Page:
With the consent of the parents, blood can be collected from the umbilical cord of a newborn baby shortly after birth. This does not hurt the baby or the mother in any way, and it is blood that would otherwise be discarded as biological waste along with the placenta (another rich source of stem cells) after the birth.
Cord blood is currently approved by the FDA for the treatment for nearly 80 diseases, and cord blood treatments have been performed more than 35,000 times around the globe to treat cancers (including lymphoma and leukemia), anemias, inherited metabolic disorders and some solid tumors and orthopedic repair. Researchers are also exploring how cord blood has the ability to cross the blood–brain barrier and differentiate into neurons and other brain cells, which may be instrumental in treating conditions that have been untreatable up to this point. The most exciting of these are autism, cerebral palsy and Alzheimer’s.
CBR uses the AutoExpress automated processing method. AutoExpress (AXP) reduces the chance of human error and provides consistent results in the reduction of certain blood components. It also provides quick and accurate data tracking. Cord Blood Registry is the only cord blood bank to have adopted the AXP processing method.
There are around 20 companies in the United States offering public cord blood banking and 34 companies offering private (or family) cord blood banking. Public cord blood banking is completely free (collecting, testing, processing, and storing), but private cord blood banking costs between $1,400 and $2,300 for collecting, testing, and registering, plus between $95 and $125 per year for storing. Both public and private cord blood banks require moms to be tested for various infections (like hepatitis and HIV).
In the United States, the Food and Drug Administration regulates any facility that stores cord blood; cord blood intended for use in the person from whom it came is not regulated, but cord blood for use in others is regulated as a drug and as a biologic. Several states also have regulations for cord blood banks.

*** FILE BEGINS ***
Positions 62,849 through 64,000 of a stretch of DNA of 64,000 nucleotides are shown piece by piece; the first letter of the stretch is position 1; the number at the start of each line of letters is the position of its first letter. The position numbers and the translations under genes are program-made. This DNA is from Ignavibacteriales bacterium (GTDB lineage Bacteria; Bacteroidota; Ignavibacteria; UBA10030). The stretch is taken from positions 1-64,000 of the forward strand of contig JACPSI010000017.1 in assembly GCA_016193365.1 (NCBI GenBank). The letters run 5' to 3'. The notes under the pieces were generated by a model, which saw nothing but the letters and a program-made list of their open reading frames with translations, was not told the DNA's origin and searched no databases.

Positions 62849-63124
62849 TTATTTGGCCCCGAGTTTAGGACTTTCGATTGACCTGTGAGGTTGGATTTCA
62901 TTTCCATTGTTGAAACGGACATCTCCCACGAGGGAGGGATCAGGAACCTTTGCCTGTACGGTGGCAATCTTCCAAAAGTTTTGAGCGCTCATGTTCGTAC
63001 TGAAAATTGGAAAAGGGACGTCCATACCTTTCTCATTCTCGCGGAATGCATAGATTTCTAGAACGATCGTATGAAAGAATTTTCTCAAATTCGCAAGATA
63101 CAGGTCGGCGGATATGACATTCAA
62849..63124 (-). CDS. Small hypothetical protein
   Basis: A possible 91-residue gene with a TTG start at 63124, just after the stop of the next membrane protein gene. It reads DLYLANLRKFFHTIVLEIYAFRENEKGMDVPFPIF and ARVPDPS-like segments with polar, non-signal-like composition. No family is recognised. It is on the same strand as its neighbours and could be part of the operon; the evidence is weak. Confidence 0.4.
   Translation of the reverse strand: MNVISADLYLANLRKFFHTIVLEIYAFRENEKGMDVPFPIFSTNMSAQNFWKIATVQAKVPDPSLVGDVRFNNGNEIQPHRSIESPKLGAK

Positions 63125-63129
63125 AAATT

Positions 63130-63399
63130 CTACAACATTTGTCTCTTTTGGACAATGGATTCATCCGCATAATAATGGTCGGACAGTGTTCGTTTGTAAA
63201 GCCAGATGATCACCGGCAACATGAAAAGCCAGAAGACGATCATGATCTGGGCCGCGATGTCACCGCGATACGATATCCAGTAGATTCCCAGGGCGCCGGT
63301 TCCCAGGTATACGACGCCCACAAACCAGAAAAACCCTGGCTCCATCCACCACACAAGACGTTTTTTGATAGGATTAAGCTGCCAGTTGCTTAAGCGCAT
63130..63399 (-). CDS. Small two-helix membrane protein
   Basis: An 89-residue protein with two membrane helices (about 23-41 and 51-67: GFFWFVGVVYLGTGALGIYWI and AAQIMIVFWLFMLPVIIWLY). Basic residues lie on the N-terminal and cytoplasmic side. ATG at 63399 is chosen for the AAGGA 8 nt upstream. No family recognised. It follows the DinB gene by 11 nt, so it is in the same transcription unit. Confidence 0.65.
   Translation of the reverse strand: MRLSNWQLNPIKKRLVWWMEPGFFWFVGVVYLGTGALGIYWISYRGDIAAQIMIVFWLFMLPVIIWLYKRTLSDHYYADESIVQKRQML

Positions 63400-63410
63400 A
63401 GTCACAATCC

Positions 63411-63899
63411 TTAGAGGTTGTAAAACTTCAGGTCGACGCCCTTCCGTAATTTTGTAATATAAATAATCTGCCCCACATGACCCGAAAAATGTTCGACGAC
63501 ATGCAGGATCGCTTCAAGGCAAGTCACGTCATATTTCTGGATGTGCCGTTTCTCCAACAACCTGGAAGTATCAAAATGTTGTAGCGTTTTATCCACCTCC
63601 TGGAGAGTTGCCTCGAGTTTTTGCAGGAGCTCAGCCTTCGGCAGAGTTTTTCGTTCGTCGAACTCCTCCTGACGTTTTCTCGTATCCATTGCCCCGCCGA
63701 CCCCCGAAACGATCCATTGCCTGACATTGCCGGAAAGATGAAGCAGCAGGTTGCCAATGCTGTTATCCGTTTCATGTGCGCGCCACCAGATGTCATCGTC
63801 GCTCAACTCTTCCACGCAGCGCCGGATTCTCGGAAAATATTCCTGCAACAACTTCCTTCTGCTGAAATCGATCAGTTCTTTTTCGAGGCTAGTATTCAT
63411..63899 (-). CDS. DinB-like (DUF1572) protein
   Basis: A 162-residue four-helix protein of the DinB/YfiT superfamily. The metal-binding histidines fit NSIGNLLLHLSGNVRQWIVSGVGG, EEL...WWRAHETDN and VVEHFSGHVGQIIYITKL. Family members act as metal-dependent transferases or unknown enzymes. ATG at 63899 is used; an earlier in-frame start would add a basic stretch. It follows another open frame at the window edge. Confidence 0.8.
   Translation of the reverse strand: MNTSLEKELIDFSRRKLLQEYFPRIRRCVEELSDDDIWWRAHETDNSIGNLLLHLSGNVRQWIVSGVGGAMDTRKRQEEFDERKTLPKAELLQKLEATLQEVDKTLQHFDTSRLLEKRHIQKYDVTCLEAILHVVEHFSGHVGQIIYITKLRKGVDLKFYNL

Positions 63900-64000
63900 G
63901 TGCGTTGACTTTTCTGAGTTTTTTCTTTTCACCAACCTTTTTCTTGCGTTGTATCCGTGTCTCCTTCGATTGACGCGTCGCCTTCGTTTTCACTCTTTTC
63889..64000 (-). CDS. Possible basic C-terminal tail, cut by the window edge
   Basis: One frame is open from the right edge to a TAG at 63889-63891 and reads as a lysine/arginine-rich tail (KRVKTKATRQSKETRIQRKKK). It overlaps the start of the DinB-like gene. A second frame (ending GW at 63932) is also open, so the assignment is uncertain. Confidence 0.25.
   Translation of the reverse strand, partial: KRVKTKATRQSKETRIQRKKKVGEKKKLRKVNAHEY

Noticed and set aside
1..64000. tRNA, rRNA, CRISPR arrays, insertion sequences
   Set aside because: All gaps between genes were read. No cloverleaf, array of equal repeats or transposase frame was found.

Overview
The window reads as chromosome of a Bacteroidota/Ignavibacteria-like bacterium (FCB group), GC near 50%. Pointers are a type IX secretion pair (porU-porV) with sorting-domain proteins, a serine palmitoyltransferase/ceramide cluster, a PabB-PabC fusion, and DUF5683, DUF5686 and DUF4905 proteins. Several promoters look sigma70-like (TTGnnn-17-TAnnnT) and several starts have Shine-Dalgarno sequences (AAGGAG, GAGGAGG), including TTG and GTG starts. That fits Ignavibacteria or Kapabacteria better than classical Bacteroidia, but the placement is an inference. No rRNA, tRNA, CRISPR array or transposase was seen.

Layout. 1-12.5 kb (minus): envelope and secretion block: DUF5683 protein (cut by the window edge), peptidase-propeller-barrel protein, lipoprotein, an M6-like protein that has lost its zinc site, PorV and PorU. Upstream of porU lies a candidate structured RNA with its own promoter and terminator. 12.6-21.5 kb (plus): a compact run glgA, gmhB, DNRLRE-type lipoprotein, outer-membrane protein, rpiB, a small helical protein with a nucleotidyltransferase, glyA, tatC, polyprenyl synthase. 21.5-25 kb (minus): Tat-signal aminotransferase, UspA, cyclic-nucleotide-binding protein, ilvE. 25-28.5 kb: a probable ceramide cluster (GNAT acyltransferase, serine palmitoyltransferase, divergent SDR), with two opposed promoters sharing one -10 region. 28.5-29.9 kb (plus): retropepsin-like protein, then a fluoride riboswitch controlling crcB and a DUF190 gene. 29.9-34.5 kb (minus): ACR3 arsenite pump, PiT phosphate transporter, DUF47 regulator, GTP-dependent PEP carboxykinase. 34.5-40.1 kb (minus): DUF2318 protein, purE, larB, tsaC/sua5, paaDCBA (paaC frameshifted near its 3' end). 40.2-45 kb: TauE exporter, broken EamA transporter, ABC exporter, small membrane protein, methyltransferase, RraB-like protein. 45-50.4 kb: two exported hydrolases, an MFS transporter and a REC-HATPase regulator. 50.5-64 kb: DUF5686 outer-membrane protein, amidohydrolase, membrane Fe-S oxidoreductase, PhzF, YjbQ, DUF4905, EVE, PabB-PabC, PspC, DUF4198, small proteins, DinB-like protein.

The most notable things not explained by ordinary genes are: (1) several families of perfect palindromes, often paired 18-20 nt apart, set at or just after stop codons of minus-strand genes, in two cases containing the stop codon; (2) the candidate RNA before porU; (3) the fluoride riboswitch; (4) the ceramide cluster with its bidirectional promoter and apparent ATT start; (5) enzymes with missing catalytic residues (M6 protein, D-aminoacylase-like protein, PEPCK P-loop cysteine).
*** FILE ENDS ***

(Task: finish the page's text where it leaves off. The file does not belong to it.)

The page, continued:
FAQ172: Designed as an aid to patients, this document sets forth current information and opinions related to women’s health. The information does not dictate an exclusive course of treatment or procedure to be followed and should not be construed as excluding other acceptable methods of practice. Variations, taking into account the needs of the individual patient, resources, and limitations unique to the institution or type of practice, may be appropriate.
Private cord blood banking can benefit those with a strong family history of certain diseases that harm the blood and immune system, such as leukemia and some cancers, sickle-cell anemia, and some metabolic disorders. Parents who already have a child (in a household with biological siblings) who is sick with one of these diseases have the greatest chance of finding a match with their baby’s cord blood. Parents who have a family history of autism, Alzheimer’s, and type 1 diabetes can benefit from cord blood. Although these diseases aren’t currently treated with umbilical cord steam cells, researchers are exploring ways to treat them (and many more) with cord blood.
Umbilical cord blood contains haematopoietic (blood) stem cells. These cells are able to make the different types of cell in the blood – red blood cells, white blood cells and platelets. Haematopoietic stem cells, purified from bone marrow or blood, have long been used in stem cell treatments for leukaemia, blood and bone marrow disorders, cancer (when chemotherapy is used) and immune deficiencies.